The Midnight Bell

midnight bell

No list of the best pubs in Leeds would be complete without representation from Leeds Brewery, who leads the new wave of brewers in the city. Their growing portfolio of Leeds drinking houses is fast becoming a mini booze empire and the city is all the better for it. The Midnight Bell is two or three doors down from The Cross Keys, in the perfect location to service the growing number of media businesses in the area. The crowd is eclectic, dudes with beards rub shoulders with old school locals and its courtyard provides probably the best outdoor drinking experience in the city. No pub could survive these days without a decent menu and although the food is very good, but it definitely plays second fiddle to the beers.

The Reliance


It’s very telling that most of the bars or pubs on this list also serve excellent food. For me it goes hand in hand and I can’t think of any place in the city where the booze isn’t supplemented in some way. The Reliance is a consummately cool bar and dining room in the Northern quarter with a distinctly lower east Side New York vibe. During the day, light streams in through big glass windows and on an evening a relaxed ambience takes over. Great local beers and ales combine with a well-judged wine list to make this a perfect stop off for drinks or an extended dinner.

So that’s my top six.

Let me know if you disagree or there are any glaringly obvious omissions. There’s bound to be some controversy I realise and even as I type this I’m thinking about other places I’ve missed. Notable mentions should also go to:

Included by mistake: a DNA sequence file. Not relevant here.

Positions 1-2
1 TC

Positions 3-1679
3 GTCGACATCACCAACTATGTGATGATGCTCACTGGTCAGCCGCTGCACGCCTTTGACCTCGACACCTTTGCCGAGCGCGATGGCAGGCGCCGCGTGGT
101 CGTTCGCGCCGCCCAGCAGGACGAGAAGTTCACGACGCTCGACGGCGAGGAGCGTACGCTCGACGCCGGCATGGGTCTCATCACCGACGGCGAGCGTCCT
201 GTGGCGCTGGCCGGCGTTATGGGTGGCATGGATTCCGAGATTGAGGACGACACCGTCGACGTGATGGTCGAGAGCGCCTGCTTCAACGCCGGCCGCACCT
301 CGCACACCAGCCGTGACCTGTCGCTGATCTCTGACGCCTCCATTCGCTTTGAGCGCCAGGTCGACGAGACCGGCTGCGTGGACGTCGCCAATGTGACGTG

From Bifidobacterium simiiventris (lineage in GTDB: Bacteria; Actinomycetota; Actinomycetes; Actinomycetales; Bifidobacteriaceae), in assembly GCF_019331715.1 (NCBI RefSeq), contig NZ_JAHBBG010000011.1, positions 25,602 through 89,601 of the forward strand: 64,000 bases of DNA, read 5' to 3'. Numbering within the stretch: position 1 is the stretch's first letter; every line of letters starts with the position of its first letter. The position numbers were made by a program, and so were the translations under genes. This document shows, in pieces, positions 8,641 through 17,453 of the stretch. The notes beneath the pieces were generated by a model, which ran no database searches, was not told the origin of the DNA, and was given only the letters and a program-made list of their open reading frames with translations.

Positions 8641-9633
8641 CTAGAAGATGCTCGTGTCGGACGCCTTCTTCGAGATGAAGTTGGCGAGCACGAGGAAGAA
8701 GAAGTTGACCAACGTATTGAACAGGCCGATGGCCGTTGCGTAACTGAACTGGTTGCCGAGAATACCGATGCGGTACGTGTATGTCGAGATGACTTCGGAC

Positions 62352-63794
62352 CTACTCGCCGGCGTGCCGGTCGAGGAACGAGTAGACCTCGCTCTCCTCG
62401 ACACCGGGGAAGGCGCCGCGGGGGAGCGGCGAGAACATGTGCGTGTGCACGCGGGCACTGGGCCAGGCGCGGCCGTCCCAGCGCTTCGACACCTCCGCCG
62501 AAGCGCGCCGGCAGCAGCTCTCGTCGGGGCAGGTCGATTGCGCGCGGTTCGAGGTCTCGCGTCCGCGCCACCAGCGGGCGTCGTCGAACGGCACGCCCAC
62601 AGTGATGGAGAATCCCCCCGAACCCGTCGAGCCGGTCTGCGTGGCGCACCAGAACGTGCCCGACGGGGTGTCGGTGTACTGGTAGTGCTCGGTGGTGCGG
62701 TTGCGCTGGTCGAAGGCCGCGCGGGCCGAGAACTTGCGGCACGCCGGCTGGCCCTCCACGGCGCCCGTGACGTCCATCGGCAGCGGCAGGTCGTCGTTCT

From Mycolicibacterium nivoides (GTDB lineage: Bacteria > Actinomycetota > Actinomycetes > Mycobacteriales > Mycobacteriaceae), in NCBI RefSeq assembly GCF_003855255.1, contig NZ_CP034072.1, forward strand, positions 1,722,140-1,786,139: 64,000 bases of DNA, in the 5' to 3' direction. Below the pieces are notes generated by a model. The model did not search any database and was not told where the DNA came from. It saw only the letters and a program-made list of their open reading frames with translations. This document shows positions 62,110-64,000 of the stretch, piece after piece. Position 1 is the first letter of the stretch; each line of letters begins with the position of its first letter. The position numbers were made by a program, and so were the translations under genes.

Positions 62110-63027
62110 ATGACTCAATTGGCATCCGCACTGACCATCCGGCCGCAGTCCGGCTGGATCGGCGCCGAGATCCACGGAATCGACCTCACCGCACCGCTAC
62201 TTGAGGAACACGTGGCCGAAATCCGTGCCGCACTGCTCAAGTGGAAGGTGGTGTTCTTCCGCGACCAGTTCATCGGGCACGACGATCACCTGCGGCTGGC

The Alchemist / Angelica  – favourite of the Leeds fur coat no knickers brigade, the city does love its glam and The Alchemist and Angelica sit astride the newly opened retail cathedral, Trinity. I do like a bit of glamour, mind.

Leeds Bar and Grill – see above re fur coat but this city square stalwart is still a boisterous place to grab a glass of Pino Grigio and possibly a granny too.

Whitelocks – Oldest pub in Leeds etc, this place is always great for a mid shopping pint, it still retains its eighteenth century charm along with a loyal clientele. Nice pub to hole up of a winter’s afternoon.




The Whippet Inn


Monday night is fast becoming gig night in our house. This Monday saw us hop on a train to see the rather wonderful Simone Felice play live in York. Now in my book, there is absolutely no point in travelling over to a great city like York without experiencing the culinary delights of the city. So we did.

I’ve eaten out in York only on a handful of occasions and each time it was places I’d heard of or were well known in foodie circles – J Baker’s or The Blue Bicycle for instance. Monday nights in provincial cities in these straightened times are not exactly packed with opportunities for great food – most of the nice places take the chance to have a night off on what is usually a quiet night.

A work colleague recommended a recently opened gastro pub-type joint, which was getting rave reviews. That was enough for me and I booked a table for two.